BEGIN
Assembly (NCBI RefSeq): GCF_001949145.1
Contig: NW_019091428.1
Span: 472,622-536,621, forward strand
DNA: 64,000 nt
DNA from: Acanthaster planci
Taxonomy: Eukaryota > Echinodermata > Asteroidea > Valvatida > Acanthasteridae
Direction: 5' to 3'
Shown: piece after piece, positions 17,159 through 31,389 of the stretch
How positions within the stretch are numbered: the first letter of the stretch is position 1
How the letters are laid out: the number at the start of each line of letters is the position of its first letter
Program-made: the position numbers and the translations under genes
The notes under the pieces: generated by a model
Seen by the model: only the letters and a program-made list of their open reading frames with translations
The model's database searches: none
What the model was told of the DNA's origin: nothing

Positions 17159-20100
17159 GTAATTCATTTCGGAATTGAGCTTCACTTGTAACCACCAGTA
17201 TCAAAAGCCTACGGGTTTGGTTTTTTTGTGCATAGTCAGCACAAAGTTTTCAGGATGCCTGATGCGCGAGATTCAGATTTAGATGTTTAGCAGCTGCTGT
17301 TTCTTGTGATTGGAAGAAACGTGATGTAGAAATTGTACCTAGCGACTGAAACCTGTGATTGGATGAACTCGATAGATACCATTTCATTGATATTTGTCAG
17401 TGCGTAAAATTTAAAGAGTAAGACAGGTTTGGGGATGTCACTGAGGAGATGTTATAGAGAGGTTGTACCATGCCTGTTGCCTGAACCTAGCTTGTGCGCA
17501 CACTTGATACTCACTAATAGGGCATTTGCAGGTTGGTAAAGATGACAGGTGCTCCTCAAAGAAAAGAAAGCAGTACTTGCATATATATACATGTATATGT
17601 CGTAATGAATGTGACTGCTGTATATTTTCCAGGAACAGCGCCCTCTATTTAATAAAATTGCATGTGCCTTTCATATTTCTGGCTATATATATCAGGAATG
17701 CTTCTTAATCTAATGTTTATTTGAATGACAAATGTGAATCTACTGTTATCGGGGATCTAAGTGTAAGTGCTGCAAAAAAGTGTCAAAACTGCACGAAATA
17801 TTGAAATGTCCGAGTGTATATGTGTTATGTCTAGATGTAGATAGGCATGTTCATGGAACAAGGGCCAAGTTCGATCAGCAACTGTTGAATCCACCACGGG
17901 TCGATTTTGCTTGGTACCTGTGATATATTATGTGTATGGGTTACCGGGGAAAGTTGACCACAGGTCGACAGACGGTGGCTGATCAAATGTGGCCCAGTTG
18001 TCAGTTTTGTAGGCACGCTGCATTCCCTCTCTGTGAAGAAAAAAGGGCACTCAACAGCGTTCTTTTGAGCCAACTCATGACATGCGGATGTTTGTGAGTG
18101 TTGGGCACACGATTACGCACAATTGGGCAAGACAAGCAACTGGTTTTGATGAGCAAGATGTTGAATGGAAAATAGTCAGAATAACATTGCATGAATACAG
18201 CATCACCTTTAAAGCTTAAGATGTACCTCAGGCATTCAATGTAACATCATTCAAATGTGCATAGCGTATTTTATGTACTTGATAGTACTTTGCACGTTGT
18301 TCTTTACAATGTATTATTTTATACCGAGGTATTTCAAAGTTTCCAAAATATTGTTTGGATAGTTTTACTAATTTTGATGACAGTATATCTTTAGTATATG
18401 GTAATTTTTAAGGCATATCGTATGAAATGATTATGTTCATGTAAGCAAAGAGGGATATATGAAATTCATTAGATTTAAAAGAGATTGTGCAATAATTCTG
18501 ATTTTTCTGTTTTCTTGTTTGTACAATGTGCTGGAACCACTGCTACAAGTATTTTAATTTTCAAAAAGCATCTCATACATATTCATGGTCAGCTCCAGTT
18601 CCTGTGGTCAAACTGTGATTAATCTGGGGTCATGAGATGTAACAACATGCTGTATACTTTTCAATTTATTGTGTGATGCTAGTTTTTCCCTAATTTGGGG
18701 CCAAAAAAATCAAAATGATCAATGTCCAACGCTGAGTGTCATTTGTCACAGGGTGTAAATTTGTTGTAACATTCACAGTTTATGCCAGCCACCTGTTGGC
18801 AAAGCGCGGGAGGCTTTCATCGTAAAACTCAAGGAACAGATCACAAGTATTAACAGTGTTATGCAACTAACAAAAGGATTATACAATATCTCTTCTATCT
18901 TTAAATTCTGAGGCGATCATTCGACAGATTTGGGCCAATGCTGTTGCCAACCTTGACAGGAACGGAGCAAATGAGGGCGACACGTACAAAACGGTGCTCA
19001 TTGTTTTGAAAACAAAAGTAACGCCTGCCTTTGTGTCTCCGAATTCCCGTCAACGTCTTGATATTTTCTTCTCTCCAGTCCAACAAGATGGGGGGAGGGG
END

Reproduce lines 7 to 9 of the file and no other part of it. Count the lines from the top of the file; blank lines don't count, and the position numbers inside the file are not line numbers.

Direction: 5' to 3'
Shown: piece after piece, positions 17,159 through 31,389 of the stretch
How positions within the stretch are numbered: the first letter of the stretch is position 1